Sunday, August 14, 2011

Skansen and such...

The route I had decided on to get to Romania couldn’t be booked online and thus I made my way to Budapest’s Keleti pu train station. While nowhere nearly as chaotic as India, the lack of English signage made it a supreme challenge to figure out where to buy tickets. Eventually I found myself in a waiting room filled with young backpackers. I looked over their gear and sensed that very little had changed since 1973 when I was one of them. In those days there weren’t frameless backpacks, but otherwise the trend continues… The attendant who arranged my ticket had the same thin hair and big bust that I do. I sensed that I am very much in my genetic homeland.

After swiping my credit card for $40 for a 15-hour journey, I headed to the Batthyany ter train station and purchased tickets for Szentendre to visit Skansen, an open-air living history museum. I bought a liver-filled pastry to eat on the trip (okay, but not my favorite flavor) and took a seat for what would be an hour-long train ride. At one point everyone got off the train and I figured we were there. I wandered around an open-air fruit and veggie market and then eventually began to ask about busses to Skansen. I was directed here and there and then eventually found out I had gotten off the train too soon. Back on the train, I arrived in the artsy town of Szentendre and looked over cute shops, pretty gardens and eventually queried about the bus to Skansen. Apparently it was right next to the train station. Oh well. While waiting for the bus to come, I chatted up a Czek guy from Prague who unlike most Hungarians spoke perfect English. He contends that the people of Budapest are very provincial—rarely travel out of their country…their biggest destination is Sturovo, a nearby beach town on the edge of the Danube.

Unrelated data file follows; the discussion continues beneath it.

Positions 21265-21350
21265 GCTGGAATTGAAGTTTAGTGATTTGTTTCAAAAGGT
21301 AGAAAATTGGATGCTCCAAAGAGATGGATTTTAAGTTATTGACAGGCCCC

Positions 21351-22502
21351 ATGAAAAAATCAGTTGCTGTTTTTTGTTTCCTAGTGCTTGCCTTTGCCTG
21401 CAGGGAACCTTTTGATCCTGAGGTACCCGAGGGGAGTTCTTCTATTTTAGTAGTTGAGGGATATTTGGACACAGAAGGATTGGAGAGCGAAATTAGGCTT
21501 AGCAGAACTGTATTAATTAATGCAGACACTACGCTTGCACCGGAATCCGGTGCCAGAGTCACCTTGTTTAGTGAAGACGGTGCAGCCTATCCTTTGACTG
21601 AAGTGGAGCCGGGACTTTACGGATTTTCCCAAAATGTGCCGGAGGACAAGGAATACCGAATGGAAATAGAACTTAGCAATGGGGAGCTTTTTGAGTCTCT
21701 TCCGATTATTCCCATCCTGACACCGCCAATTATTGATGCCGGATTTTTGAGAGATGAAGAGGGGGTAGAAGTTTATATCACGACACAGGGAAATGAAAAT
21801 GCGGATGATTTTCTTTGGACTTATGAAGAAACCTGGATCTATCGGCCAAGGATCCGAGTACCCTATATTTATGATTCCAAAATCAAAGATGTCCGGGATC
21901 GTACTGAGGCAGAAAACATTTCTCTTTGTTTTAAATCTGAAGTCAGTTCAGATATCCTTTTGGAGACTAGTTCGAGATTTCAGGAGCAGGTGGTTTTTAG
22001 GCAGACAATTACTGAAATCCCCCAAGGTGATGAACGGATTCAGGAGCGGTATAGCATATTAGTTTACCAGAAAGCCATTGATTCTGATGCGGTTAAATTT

Eventually the Skansen-bound bus arrived and I handed over my 200 flt ($1) ticket. About 20 minutes later we walked through a parking lot and into the complex. It’s a bit like a living history museum with buildings depicting rural Hungarian village life. The attendants dress in village frocks of years gone by, but act more like docents than rural residents. The buildings depict many times and contexts. There was a little farm with precocious goats, a bunch of chickens and some horses and pigs. And then there were furnished cottages from different time periods including the mid-late 19th century. I surmised that my great-grandparents might have lived in homes like these. My heart pounded just a little, sensing that I was getting closer to my roots!

Skansen also contained an extensive exhibit on peoples who were relocated following WWII. German families were forced to give up their homes and move to Hungary with little more than a suitcase worth of things. The ethno-cultural relocation campaign, no doubt part of Germany’s post-war reparation was depicted as a challenging and pivotal event in many people’s lives. Under my breath, all I could do was mutter, “well at least they lived and had the chance to marry and raise children of their own.” I do wonder had there not been a holocaust, what portion of today’s world would in fact be Jewish.

Upon my return to Budapest , I stepped outside the bus terminal and gazed across at the magnificent Parliament Building. The plaza nearby was filled with young Western Europeans who had spent the week attending a huge (200,000 person) music and arts festival. Part of me had wanted to check it out…and the rest of me had my own agenda for how to spend my 3 ½ days in Budapest.

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